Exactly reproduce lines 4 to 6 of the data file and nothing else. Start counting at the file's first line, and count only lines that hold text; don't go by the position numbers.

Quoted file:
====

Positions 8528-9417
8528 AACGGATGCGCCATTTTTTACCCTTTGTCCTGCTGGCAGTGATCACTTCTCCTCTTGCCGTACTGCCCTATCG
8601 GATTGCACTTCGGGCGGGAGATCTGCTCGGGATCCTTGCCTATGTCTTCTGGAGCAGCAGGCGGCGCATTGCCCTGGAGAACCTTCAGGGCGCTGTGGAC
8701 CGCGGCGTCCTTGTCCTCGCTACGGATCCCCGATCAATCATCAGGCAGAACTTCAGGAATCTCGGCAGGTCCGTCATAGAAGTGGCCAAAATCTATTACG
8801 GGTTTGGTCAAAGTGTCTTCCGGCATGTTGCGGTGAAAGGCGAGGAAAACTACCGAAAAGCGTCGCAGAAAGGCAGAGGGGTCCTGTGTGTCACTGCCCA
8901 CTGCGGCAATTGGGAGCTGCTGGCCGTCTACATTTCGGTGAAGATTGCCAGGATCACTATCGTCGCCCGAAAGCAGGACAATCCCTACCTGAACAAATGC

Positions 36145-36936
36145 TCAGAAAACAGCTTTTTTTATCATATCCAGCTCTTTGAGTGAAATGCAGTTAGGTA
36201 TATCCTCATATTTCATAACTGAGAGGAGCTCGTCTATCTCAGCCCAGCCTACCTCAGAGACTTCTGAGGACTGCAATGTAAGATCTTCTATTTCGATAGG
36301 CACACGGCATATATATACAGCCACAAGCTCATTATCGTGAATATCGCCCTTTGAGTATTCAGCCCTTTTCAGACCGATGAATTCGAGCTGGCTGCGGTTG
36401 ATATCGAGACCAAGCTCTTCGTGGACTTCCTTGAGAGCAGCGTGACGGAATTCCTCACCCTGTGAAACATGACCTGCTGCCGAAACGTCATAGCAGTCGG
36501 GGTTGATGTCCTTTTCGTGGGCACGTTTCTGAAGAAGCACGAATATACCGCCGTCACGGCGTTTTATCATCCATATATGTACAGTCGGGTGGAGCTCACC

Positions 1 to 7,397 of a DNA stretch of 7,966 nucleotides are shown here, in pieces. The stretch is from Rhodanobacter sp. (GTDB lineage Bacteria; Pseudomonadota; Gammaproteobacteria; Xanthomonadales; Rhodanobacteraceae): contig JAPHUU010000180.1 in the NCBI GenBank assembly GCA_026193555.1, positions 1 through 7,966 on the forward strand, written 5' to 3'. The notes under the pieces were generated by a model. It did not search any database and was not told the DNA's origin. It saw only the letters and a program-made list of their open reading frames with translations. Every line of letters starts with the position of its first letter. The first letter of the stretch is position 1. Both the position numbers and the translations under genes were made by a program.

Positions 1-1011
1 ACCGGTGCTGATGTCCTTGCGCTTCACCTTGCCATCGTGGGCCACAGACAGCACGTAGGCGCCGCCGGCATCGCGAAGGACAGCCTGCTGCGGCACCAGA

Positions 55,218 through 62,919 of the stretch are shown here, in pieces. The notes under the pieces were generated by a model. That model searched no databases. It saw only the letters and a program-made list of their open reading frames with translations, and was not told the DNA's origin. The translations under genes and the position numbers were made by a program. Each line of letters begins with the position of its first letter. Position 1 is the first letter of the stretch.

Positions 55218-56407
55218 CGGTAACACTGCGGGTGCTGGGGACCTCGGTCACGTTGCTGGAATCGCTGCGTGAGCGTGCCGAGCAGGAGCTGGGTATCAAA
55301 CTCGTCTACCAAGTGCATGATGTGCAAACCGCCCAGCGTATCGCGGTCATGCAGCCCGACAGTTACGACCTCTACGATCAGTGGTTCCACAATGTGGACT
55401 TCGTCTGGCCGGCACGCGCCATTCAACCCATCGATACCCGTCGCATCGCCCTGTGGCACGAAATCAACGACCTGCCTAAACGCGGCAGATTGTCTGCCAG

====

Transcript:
8701 CGCGGCGTCCTTGTCCTCGCTACGGATCCCCGATCAATCATCAGGCAGAACTTCAGGAATCTCGGCAGGTCCGTCATAGAAGTGGCCAAAATCTATTACG
8801 GGTTTGGTCAAAGTGTCTTCCGGCATGTTGCGGTGAAAGGCGAGGAAAACTACCGAAAAGCGTCGCAGAAAGGCAGAGGGGTCCTGTGTGTCACTGCCCA
8901 CTGCGGCAATTGGGAGCTGCTGGCCGTCTACATTTCGGTGAAGATTGCCAGGATCACTATCGTCGCCCGAAAGCAGGACAATCCCTACCTGAACAAATGC